According to the United Nations, cities and towns are expected to be home to over 66% of the world’s population by 2050. Cities are, as reported by the World Bank, the ‘places where dreams for joining the middle class can come true and where better futures can be built for young families.’ The unbridled appeal of cities also increases the rural-urban divide. WECONNEX makes sure those staying behind do not get left behind.
Moving to urban areas is strongly connected to the promise of greater economic prosperity and improved livelihoods. But the shift from rural to urban – beyond being a fascinating development – also involves unprecedented challenges. While there are several grand challenges to be tackled by today’s world, achieving sustainable cities is one of them. Widening income gaps, unbearable levels of pollution, overwhelmed housing spaces and aging infrastructure are just some examples.
Few countries are adequately prepared for these challenges, and even fewer are capable of managing them in a planned manner. And what comes more and is often forgotten: who feels responsible for those missing out on this shift? The rural-urban divide will get too deep if an integrated development is not safeguarded.
The NEXUS Projects by WECONNEX target underdeveloped rural regions of BoP (bottom of the pyramid) markets. We deliberately address communities strongly dependent on agriculture and/or fishing. Why is precisely this our business model?
- We support the policy of leaving no one behind. Therefore, we believe that rural regions also have the right to adequate infrastructure development. 3/4thsof the world’s poor live in rural areas. Thus, the increasing pressure on cities as well as the rural-urban divide shall be reduced.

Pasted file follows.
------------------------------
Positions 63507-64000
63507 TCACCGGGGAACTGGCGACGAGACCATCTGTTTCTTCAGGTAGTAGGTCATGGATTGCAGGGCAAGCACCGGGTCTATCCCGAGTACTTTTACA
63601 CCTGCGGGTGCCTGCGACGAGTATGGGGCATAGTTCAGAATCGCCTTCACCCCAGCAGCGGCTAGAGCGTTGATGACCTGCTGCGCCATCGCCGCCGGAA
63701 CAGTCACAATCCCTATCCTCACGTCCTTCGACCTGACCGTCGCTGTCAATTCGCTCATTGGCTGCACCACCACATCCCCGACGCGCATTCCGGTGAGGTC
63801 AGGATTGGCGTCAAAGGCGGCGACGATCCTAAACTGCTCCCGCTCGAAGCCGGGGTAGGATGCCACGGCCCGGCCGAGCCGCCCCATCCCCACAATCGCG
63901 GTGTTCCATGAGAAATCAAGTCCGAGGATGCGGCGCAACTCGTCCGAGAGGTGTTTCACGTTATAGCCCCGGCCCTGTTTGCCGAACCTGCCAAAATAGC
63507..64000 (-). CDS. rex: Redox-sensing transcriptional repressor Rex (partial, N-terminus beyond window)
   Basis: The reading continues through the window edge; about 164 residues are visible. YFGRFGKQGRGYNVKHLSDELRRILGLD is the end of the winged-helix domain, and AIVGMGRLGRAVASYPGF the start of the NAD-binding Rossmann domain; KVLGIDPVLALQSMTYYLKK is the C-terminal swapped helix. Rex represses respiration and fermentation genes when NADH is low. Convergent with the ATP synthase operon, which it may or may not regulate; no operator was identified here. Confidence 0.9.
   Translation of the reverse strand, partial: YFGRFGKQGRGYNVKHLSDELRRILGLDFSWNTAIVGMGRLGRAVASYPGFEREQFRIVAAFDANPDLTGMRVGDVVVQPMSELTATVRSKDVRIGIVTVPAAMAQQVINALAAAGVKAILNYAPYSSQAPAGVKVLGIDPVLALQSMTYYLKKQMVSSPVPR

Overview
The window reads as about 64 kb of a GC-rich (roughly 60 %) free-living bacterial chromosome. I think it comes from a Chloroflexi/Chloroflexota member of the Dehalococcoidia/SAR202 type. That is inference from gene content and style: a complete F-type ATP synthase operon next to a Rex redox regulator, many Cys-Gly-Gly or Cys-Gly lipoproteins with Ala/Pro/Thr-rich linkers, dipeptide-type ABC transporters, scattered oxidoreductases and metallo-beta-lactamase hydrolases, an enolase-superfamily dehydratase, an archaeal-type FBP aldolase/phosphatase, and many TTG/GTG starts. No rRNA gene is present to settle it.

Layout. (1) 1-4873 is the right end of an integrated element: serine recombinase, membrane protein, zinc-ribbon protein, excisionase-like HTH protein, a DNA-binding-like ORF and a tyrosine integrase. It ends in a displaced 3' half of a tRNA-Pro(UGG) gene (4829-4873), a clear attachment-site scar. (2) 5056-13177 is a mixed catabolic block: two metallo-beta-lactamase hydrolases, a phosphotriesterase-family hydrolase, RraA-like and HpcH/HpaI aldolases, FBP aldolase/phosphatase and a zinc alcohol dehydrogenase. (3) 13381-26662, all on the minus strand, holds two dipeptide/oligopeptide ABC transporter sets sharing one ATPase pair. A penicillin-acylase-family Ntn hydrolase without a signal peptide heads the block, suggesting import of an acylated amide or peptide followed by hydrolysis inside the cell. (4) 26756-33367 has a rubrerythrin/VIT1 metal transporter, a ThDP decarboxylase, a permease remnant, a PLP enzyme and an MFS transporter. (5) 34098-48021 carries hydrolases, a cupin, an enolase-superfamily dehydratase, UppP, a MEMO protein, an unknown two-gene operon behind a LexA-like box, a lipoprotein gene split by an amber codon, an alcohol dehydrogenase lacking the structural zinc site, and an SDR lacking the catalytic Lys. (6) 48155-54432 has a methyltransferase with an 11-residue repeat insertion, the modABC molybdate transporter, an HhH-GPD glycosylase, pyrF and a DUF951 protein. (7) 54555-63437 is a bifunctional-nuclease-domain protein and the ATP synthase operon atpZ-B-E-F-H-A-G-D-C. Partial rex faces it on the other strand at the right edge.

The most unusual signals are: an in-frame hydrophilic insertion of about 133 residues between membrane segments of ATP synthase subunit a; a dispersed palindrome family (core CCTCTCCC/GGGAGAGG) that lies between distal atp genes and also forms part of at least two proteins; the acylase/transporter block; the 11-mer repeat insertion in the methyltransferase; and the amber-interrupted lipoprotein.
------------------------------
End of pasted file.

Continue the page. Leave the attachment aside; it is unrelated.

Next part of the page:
- Food security. At the current rate of global population growth, the world will need to increase food production by 50 – 100% by 2050. Knowing that we depend to 50% on smallholder farmers to reach global food production, including them in development progress is crucial.
- The balance of our global ecosystem is struggling with the rapid and uncontrolled growth of cities and aching under the pressure of urbanization. We counter that imbalance by establishing sound and functioning rural (eco)systems.
- Promising potential for financial profit. The growing city populations need increasing amounts of food. The higher economic status often asks for better quality and more sustainability. Both trends add to the potential of smallholder farmers and fishermen to become economically profitable and offer attractive employment opportunities for young generations.
- Last but not least, even though “Smart Cities” receive a lot of attention from investors and development programs, we believe that “Smart Villages” offer more direct potential. Less administrative and legal hurdles, faster implementation, manageable size, better social and ecological impact and higher scalability are just some advantages of “Smart Villages” compared to “Smart Cities”.
Inclusive development and shared prosperity
We are aware that we cannot focus on rural areas exclusively, also here a holistic perspective is required. The products coming from rural areas need to be sold in urban settings, only then both sides can profit. Based on our mission to contribute to reaching the SDGs by 2030, we strive to be inclusive. Our projects integrate small fishing villages with larger fish markets through securing transport and a cold chain. Or they connect smallholder farmers with regional and (inter)national markets by improving their agricultural methods, product quality and network accessibility.
Not all people will migrate, some never will. Public services and productivity in the rural economy are to be promoted despite the main focus being on thriving cities. The future is about inclusive development and shared prosperity. About ensuring a connection and linked development between rural and urban areas. This improves human capital, health, education and pushes for better infrastructure for all.
Source: nexus ch